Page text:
The contract term with my brother is: Divide the works into three groups, or three versions, according to the proposal. One of them goes to my brother. But this contract might not be upheld, because once my works and contracts were sold together, I have no right to reproduce the work.

The contract term with Yang Xinguang is for 1500RMB worth of labor services and the contract with Zhan Rui is for 500 RMB payment upfront, directly to him.

“I’ve bought and actualized one of Zhan Rui’s projects, 2012.6.19–2013.6.13″© Hu Qingtai

RG: How do you select the artists and artworks that you copy?

HQ: There are usually two reasons I select the artists and artworks. One is, people who impress me with their artworks, and the other is people who move me because of our relationship and friendship. In general, both types are the people I admire. But we must realize that people that you admire and the people you hate have the same weight.

I need to clarify that I prefer to use the word “exchange” instead of “buy”, because only the word “exchange” could summarize what I did in my project. “Exchange” included a lot of methods that money could not approach, including friendship, feelings and different agreements. The emotion is very important to me and the word “buy” is too restricted and cold.

RG: How do artists typically respond when you ask to copy their artworks?

HQ: Most of them were surprised at first and rejected me. Some of them tried to keep the situation less awkward so they didn’t say yes or no, and some of my good friends said yes without hesitation. The funniest out of all is a famous artist called Not Vital, he told me I should go travel and see the world if I am out of inspiration.

RG: Your artwork also seems to comment on roles in the art world. In your projects, you become curator, dealer and artist. Can you talk a bit about roles within the Beijing art world?

HQ: I try to forget about the border of the art world because I think the problem is not limited to any specific place. It is a problem that exists in human nature. Humans are complicated subjects, and that is why we display complex emotions and identities. Therefore, some people are accepted and some are rejected. There are two sides of everything and it is also true in the art world.

In my project, I just want to share my personal opinion. I try to express an equally important world, in which there is some good people and some bad people; where some are famous and some are not. Some I made well and some I was bad at it. In the process, I switched between different roles, talk differently to different people, but at the same time, retained my honesty and safety. This is because I knew the project could only go well if I made right and safe terms. The switching between roles was not intentional; it is a natural thing that I was doing when I was doing what I was supposed to do. Therefore, I overlooked the complex relationship and went directly into the process. This ignorance contained the dissatisfaction with myself, so I didn’t want to care about it and go directly to the things I think that are necessary. This is what elder told me “Less talk, more action.”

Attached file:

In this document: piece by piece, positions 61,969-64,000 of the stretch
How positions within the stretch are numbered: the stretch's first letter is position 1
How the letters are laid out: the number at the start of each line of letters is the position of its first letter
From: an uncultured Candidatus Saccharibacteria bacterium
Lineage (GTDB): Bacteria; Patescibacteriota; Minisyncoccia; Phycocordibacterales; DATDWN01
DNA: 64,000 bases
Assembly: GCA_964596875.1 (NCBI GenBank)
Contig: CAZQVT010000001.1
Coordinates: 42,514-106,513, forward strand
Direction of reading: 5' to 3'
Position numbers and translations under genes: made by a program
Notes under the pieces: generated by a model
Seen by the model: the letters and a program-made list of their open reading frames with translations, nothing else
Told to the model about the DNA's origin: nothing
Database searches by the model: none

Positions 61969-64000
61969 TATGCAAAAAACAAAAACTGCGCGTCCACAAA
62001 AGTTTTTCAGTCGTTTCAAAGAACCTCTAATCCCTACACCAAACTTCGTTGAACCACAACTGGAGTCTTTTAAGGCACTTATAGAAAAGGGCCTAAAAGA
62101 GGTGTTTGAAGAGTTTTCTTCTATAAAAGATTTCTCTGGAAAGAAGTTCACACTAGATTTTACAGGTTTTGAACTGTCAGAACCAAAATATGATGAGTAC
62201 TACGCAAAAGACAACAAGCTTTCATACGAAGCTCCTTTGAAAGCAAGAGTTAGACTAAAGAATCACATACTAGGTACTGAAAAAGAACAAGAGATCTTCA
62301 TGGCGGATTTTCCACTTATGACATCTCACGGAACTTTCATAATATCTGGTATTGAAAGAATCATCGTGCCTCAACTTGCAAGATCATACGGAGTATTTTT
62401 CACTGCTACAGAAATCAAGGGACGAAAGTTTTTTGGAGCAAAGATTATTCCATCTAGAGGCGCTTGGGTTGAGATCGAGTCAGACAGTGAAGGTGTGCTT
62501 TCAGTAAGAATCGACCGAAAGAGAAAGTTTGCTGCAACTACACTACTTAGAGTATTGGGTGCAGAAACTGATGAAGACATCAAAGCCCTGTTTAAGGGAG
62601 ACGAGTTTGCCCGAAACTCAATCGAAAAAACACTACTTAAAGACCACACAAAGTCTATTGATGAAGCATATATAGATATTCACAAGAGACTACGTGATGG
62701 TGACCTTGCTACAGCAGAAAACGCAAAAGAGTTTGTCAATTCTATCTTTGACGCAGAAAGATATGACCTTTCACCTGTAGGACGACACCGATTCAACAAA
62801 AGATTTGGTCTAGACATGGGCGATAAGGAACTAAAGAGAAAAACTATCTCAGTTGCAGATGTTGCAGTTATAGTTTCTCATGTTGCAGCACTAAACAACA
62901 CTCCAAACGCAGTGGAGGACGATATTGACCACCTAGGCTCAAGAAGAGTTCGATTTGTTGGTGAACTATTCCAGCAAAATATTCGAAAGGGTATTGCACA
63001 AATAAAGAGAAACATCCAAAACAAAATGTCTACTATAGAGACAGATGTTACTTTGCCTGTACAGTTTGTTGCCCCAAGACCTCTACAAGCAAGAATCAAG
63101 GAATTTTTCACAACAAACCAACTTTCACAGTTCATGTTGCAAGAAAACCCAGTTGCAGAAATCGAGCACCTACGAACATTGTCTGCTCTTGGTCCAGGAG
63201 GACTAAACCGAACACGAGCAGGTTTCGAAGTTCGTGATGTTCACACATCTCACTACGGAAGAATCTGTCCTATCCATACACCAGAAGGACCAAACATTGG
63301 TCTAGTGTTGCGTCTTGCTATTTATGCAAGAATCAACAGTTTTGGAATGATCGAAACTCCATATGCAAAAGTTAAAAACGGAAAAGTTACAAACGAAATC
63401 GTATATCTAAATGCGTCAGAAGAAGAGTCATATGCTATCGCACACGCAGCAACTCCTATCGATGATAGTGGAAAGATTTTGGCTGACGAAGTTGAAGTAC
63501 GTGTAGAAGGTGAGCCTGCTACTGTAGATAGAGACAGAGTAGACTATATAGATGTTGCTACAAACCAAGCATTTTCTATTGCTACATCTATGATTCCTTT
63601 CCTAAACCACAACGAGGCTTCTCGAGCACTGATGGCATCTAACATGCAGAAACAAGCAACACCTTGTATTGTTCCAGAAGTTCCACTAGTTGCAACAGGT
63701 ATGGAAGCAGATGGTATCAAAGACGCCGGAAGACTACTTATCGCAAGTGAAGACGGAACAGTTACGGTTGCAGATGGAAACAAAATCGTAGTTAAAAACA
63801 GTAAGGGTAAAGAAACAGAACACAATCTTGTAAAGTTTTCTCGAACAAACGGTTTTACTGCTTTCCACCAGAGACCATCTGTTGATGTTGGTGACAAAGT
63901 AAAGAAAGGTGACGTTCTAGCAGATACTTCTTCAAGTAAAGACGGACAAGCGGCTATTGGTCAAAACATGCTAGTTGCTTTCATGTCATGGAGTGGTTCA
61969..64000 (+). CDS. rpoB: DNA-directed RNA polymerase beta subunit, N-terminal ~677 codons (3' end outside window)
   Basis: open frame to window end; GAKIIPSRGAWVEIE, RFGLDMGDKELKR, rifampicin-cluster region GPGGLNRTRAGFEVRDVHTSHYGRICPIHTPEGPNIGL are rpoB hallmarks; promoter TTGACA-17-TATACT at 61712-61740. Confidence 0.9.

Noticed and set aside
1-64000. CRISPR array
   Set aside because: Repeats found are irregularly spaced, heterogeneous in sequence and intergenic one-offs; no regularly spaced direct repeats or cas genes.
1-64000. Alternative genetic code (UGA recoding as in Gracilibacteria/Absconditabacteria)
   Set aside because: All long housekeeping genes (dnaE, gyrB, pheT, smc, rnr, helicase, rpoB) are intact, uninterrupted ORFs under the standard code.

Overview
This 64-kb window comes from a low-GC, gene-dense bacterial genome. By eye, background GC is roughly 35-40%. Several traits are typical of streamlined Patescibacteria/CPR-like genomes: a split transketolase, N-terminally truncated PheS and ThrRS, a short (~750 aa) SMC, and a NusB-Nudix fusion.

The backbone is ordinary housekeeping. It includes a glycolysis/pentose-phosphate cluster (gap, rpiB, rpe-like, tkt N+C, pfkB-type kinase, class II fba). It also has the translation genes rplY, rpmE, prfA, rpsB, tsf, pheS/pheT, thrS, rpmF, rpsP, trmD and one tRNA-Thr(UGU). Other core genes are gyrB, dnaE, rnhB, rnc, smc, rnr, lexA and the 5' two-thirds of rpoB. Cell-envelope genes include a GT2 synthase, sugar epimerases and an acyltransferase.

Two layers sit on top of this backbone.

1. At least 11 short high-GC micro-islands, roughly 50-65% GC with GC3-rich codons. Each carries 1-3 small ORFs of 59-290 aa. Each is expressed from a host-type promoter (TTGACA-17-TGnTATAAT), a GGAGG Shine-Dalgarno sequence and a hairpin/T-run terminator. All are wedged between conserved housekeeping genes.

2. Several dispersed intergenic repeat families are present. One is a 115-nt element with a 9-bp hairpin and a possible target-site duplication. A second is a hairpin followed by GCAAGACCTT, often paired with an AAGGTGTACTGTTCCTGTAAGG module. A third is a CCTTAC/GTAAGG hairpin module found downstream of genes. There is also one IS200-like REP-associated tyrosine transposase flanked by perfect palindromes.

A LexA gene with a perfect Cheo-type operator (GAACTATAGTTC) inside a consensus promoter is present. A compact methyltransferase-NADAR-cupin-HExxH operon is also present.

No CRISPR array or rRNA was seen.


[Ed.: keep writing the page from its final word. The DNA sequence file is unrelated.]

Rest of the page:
“I’ve bought and actualized one of Zhan Rui’s projects, 2012.6.19–2013.6.13″ © Hu Qingtai

RG: What interests you in concepts of borrowing, of real and fake?

HQ: There is no real or fake. Everything is real, because the friendship and emotions are real.

RG: This project was exhibited in full just recently at White Space Beijing. How do you feel the Western audience in Berlin will respond, compared with the Chinese audience in Beijing?

HQ: I am actually not sure about how the Chinese audience responded to my works. People I know told me they liked it, and I have met a lot of new people who like my work. However, I have doubts about it, because I have not gotten response from the majority audience. Also, I don’t really care about what they thought since it is ordinary that people have different opinions. Therefore, I have no idea how the Western audience in Berlin will respond. But I hope more people could see what I am doing because I am affectionate and live a life filled with love and responsibility.

Interview conducted over e-mail by: Roxanne Goldberg
Translations from Chinese to English by: Lily Yuan-Yuan Ma